MURRAY — On the first day of a two-day swing through western Kentucky, the second Democratic Party candidate to announce a run for Kentucky governor in 2019 told Murray voters Monday that he is in this race to win it.
Rocky Adkins, longtime state representative from Sandy Hook in the far-eastern part of the commonwealth, told a crowd of about 75 people Monday afternoon that his record shows he not only has what it takes to win the Democratic nomination in May, but to take the seat away from Republican incumbent Matt Bevin in next November’s general election. Appearing with running mate Stephanie Horne of the Metro Louisville area, Adkins said the reason for this is that he identifies with the majority of Kentucky voters, being a lifelong resident of a rural area of the state.
He said that should matter, based on the current climate of Kentucky politics, where Republicans have dominated the past few election cycles, having made a huge surge in registered voters. October numbers, in fact, show that for the first time since at least World War II, Democrats failed to make up at least 50 percent of registered voters. Meanwhile, Republicans were at 41.7 percent, having outgained Democrats 25,000 to 3,300 in registered voters since the May primary alone.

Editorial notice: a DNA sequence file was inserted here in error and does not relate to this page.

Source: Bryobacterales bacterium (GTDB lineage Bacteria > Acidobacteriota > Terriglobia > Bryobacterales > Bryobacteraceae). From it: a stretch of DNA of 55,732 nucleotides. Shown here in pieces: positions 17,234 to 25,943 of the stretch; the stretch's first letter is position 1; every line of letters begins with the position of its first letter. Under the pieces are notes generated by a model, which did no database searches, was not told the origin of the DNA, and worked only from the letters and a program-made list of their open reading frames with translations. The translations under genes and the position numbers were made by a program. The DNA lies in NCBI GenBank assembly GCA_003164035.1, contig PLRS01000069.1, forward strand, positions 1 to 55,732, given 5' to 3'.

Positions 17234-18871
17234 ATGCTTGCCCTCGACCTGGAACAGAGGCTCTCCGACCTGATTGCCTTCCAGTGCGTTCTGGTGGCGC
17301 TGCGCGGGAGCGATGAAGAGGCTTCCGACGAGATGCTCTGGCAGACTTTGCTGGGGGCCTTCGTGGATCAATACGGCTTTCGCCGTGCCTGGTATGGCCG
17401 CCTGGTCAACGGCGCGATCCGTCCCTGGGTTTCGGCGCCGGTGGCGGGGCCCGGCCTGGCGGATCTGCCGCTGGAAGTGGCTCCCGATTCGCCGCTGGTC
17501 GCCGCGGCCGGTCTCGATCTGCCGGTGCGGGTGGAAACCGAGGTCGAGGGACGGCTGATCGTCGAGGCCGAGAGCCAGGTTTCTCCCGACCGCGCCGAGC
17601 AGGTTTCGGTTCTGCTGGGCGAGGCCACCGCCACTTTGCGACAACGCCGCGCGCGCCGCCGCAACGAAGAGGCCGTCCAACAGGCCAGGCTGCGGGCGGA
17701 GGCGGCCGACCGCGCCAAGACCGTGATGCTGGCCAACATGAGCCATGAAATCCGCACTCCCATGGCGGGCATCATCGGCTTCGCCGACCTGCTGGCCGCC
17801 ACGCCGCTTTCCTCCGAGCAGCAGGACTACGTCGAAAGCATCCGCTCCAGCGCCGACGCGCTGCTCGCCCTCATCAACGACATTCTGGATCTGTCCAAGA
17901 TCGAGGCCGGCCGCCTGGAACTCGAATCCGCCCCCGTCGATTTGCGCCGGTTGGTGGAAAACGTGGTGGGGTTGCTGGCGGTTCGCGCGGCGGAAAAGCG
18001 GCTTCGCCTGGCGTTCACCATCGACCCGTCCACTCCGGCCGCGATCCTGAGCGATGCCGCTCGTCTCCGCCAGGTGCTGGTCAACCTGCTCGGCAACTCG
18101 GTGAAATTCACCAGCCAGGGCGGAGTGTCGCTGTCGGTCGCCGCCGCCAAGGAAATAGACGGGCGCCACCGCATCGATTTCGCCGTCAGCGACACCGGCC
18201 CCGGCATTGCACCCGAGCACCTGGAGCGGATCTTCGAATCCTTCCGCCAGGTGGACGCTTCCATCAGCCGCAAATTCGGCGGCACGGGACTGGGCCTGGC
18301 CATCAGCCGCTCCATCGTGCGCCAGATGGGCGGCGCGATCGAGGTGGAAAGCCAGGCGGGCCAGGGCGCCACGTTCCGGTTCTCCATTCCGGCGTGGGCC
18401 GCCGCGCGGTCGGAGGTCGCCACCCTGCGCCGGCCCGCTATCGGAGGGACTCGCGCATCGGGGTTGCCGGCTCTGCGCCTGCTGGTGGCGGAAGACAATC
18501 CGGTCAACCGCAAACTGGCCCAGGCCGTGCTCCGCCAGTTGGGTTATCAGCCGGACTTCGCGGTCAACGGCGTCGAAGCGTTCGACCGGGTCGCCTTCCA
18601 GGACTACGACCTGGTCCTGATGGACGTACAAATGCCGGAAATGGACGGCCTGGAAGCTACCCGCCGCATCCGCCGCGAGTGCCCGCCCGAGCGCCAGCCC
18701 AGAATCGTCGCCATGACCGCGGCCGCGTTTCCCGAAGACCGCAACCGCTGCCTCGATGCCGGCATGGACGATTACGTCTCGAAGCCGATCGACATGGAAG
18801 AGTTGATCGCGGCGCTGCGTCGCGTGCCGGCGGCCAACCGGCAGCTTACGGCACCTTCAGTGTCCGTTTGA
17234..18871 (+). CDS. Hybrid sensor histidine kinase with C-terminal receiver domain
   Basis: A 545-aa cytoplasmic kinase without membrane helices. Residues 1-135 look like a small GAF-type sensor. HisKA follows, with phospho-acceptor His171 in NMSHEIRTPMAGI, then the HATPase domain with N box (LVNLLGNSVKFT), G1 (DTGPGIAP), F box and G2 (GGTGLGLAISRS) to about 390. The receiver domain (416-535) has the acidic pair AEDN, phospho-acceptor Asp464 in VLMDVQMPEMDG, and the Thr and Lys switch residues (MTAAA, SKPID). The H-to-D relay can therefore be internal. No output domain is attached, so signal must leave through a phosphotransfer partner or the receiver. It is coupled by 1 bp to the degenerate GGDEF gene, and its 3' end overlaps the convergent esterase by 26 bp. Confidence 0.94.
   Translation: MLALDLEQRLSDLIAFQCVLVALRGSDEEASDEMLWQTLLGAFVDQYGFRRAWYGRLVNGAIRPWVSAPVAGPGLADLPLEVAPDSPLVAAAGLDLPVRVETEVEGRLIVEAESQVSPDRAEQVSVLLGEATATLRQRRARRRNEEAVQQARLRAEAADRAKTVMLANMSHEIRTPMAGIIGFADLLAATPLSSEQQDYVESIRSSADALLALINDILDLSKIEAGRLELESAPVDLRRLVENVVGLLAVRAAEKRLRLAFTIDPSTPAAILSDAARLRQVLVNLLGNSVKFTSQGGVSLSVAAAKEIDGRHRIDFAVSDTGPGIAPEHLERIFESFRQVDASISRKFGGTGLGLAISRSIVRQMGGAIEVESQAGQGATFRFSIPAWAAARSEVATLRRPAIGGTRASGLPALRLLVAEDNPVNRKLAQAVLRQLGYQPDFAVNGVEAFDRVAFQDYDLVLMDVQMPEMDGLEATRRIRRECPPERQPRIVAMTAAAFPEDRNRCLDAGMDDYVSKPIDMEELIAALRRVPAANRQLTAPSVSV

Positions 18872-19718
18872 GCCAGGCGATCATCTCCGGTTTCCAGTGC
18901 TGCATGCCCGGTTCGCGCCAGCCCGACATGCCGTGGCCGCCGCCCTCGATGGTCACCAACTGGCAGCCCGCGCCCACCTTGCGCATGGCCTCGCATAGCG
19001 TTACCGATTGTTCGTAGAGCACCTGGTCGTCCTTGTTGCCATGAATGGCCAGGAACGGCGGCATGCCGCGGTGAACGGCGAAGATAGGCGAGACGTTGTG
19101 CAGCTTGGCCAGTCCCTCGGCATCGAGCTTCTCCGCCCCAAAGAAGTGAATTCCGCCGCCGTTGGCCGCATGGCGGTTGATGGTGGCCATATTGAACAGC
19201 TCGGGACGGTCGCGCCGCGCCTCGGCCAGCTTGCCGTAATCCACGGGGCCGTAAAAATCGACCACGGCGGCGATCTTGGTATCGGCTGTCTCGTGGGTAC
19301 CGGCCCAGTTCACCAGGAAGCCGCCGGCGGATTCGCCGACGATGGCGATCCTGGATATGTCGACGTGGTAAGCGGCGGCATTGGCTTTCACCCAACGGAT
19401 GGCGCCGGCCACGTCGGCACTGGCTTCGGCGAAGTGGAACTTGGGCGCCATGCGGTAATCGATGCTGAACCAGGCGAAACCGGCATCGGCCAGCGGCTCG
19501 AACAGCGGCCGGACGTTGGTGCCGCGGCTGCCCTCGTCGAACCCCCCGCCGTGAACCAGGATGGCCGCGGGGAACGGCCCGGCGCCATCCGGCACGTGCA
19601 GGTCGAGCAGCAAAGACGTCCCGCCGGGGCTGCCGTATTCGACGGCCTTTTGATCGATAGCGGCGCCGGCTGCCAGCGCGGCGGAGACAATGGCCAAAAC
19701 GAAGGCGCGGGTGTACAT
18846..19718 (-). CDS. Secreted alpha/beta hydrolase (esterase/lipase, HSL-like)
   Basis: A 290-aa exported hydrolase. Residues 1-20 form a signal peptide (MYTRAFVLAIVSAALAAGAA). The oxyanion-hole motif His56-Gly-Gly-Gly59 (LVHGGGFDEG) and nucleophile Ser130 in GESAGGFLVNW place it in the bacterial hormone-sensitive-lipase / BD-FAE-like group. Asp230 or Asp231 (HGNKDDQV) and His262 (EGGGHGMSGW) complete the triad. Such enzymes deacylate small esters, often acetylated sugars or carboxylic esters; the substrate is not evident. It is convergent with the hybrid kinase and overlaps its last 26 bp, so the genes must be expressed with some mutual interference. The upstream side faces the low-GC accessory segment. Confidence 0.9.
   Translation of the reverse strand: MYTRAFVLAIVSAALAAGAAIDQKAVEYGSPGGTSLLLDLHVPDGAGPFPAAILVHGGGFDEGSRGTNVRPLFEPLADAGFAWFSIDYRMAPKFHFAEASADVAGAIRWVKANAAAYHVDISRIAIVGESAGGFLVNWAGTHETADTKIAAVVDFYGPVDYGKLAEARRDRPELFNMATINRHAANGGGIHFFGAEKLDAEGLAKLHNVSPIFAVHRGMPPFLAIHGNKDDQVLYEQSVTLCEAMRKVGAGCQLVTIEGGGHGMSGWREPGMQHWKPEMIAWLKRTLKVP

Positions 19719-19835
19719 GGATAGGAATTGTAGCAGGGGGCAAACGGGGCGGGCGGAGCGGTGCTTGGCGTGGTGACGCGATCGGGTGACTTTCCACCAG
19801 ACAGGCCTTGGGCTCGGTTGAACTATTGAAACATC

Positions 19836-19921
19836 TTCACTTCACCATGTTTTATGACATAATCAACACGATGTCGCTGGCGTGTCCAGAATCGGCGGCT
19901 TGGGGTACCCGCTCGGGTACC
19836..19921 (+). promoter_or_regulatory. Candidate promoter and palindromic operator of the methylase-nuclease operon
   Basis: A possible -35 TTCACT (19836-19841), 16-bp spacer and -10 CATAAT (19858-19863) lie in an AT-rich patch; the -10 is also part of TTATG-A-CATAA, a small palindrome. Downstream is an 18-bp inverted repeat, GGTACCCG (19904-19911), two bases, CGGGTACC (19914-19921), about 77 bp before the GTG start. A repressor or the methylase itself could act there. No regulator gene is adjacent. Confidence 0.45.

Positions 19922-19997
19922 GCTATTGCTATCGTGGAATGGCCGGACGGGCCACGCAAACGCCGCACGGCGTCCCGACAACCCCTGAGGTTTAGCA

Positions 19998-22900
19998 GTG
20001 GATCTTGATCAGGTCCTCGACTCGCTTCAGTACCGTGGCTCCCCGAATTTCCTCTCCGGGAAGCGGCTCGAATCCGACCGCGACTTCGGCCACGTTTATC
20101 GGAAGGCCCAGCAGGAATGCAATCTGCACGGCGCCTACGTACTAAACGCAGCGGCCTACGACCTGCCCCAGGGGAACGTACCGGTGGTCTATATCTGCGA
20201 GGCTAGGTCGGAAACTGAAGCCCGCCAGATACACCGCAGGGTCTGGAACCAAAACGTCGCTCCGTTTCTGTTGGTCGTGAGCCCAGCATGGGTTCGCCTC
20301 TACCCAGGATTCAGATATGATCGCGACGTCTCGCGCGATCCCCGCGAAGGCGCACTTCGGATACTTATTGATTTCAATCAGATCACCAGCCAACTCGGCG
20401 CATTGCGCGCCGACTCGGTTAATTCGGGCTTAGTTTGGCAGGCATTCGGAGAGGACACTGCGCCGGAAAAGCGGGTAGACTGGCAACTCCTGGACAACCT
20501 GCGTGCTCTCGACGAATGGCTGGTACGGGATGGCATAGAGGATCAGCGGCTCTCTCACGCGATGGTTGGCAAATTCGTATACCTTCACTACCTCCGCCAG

“I am the only Democrat who’s going to be in this race that can win in November (’19),” Adkins said after his speech at Pagliai’s restaurant. He emphasized how he was one of the Democrats who survived the 2016 general election when the Kentucky state house, in stunning fashion, not only flipped to the GOP for the first time in 95 years, but did so with Republicans going from a slight deficit in held seats to a nearly 30-seat supermajority.
That was also the night Republican Donald Trump, using a largely rural base, defeated favored Democrat Hillary Clinton for president.
“I was on the ballot with Trump in 2016. In my district, in Elliott County, a heavily Democratic county, voted 73 percent for Trump that night. I got 85. And in Lewis County, a heavily Republican county, I split the vote with my opponent. I got 2,500 and my opponent got 2,500 and (Trump) got 6,000 votes. I will run well in rural Kentucky and I will run well there because (voters) know who I am. They know I’m a Kentuckian and they know that I line up well on issues that most Kentuckians care about.”
Adkins formally announced his intentions to seek the 2019 Democratic Party nod Wednesday in Morehead. He joins Kentucky Attorney General Andy Beshear – who has engaged in numerous battles with Bevin over his policies, even filing lawsuits to block them – as the only Democrats to file for the governor’s race so far.